by Anton Wills-Eve

<a href=”https://dailypost.wordpress.com/dp_prompt/tagline/”>Tagline</a&gt;

to tag or not to tag, that has almost nothing to do with this question


This earthly life in which I spend all my time is not even a drop in the ocean of eternity. So how can I measure the tidal rise and fall of Heaven’s boundaries due to my existence if it has neither physical nor temporal limits? This question is what theologians call a supernatural mystery, atheists call a cop out, and people like me, who love God, his saints and his sinners, are happy not to call anything at all. I give my existence no name, I just live it. But what fun to be asked to give it a tagline, particularly if I have I to be honest as well! You can see what I have chosen; would you like to know why?

For me the most important quality a man should have, and one which I lack in so many different ways, is courage. Courage to do what I instinctively know I ought to do no matter how difficult, apparently painful or mentally depressing. But why should I impose such conduct upon myself when I have freewill and do not need to display valour whenever it is called for? Quite simply because when others are in need, and by being courageous I could help them, then I would not think much of myself if I just ignored them. This is no attempt to be holier than thou or the saviour of my nation or the rescuer of my loved ones. No it is nothing like that. It is trying to find the guts to live with myself when I know what a basically selfish bastard I so often am. I look for excuses, but there are none. Reasons, oh yes there are always reasons for not facing up to fear for the sake of others when one should, but excuses? I don’t think so. I want to be explicit here.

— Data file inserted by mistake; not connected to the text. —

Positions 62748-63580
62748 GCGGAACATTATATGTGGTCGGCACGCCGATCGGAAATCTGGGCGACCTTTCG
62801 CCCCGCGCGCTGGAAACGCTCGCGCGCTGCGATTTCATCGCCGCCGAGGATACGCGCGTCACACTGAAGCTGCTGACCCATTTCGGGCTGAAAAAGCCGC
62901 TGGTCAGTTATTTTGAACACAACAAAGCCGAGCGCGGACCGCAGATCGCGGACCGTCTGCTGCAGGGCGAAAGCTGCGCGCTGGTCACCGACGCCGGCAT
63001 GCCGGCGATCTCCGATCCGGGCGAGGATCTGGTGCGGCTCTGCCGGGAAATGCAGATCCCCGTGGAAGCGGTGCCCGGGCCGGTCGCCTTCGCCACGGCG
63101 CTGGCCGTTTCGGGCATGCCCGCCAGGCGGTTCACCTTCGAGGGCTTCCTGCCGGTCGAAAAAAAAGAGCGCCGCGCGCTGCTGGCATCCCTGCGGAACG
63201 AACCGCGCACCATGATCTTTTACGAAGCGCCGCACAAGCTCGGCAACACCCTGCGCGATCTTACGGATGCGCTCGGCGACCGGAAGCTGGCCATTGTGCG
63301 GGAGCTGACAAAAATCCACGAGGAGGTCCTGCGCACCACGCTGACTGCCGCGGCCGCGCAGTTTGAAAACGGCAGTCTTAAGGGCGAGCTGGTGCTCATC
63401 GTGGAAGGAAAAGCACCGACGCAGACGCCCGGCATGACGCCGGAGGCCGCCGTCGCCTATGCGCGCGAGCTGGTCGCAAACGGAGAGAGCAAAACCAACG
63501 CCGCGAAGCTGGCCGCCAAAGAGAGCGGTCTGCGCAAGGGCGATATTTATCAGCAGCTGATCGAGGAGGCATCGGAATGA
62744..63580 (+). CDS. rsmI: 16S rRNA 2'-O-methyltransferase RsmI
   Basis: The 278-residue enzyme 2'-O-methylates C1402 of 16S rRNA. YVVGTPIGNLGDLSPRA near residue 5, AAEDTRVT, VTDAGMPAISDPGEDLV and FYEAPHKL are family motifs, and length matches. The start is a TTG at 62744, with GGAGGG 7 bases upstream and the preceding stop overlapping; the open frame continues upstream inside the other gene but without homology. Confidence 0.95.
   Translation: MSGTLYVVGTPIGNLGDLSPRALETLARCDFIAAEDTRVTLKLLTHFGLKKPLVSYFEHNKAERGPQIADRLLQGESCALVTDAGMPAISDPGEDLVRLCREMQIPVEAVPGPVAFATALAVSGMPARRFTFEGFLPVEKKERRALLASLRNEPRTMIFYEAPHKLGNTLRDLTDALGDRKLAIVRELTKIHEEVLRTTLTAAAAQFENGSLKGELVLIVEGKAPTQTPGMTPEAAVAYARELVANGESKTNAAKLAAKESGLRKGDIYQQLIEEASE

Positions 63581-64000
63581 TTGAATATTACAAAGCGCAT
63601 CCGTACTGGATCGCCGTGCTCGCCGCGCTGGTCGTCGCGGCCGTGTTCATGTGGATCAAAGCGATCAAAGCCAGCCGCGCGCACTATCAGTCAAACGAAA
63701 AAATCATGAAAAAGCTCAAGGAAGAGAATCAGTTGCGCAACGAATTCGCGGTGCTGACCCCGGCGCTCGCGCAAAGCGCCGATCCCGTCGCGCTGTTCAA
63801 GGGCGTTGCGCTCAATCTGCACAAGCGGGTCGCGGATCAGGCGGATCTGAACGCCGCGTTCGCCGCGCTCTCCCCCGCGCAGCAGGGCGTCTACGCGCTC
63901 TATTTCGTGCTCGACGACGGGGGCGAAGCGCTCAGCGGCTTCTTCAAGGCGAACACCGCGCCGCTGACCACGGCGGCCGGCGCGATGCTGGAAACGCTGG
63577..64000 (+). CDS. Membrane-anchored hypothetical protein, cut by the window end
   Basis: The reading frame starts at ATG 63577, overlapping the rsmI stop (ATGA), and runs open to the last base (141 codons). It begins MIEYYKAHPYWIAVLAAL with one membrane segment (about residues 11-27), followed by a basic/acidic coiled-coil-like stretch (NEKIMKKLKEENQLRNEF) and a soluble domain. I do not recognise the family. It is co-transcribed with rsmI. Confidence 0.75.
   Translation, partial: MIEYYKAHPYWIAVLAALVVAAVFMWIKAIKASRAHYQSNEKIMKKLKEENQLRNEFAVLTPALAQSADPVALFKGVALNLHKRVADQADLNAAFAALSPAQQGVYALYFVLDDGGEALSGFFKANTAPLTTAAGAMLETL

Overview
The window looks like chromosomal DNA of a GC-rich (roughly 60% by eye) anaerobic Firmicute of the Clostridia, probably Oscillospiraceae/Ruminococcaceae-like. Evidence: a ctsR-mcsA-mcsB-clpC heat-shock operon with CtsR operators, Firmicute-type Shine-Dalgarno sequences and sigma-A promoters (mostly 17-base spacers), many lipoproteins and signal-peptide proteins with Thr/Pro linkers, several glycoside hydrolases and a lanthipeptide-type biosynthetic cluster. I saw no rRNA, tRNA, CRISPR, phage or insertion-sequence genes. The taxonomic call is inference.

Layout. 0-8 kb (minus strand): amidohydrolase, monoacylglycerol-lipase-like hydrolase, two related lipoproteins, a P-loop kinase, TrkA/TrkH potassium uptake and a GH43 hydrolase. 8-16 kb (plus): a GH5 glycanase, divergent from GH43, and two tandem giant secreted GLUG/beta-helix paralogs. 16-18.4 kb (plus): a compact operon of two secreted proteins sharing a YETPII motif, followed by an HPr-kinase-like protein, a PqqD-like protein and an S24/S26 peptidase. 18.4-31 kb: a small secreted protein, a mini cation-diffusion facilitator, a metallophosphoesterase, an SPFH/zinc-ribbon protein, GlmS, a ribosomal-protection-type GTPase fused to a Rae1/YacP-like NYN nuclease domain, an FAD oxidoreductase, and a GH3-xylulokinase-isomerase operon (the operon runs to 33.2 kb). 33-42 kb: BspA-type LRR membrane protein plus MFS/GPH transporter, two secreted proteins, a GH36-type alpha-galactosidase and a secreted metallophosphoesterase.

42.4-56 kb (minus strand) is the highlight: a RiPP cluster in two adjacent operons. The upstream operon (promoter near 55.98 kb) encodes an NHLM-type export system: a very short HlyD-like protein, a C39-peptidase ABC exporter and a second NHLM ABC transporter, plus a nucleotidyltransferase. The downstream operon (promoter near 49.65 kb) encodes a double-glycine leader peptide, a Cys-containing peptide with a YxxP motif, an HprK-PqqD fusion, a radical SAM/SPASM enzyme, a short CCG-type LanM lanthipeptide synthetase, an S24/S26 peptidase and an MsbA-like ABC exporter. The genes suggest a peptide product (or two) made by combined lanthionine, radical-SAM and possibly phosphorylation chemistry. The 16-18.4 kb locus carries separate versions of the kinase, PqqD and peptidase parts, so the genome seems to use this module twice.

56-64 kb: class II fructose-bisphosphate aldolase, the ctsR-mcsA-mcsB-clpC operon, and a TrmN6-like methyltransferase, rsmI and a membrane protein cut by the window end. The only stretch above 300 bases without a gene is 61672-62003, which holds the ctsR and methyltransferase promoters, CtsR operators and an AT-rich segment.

In many blogs I have discussed an illness from which I have suffered all my life. It crucifies me and I hate it, yet I still blame myself for not having overcome it. No, I merely find devious, dishonest and dangerous ways round it and above all use it as my excuse for being what I have called myself, a coward. In case you haven’t the faintest idea what I am getting at let me explain that I have suffered from a terrible anxiety neurosis for as much of my life as I can remember. It takes the form of a phobic panic when confronted by nothing at all. Open  spaces with nobody in them; oceans, I cannot swim; streets of closed shops from which I cannot escape and worst of all crowded stadiums and public meetings  in which I cannot find any way out from the irrational fear of not being able to control my movements. This in turn reduces me to breathless, perspiring fits of  a feeling I can’t describe, only the way the symptoms torture me. I invariably try to run away, anywhere, until exhausted I either reach a sanctuary or quite simply faint and am helped by some kind passer by. But earlier I referred to the ways I get round this awful phobia. I call my method of defnding my sanity, “The three P’s”

Briefly this is an acronym for Pills, Prayers and Pernod.  For the past 48 years I have been on a daily dose of benzodiazapine tranquilisers which would knock most people out if they took only ten per cent of the dose I need. The prayers I say every day and night are a mixture of begging God and one saint in particular to release me from the daily prospect of being reduced to a frightened mental wreck. But I also know that I don’t deserve to be spared this ordeal and they help me accept this, and even cheer me up when I am at my lowest ebb. And the final P? well if you drink a bottle of Pernod a day it does help keep you full of false courage, at least enough to struggle through the horrors that confront you. But if I really am this ill why do I call myself a coward?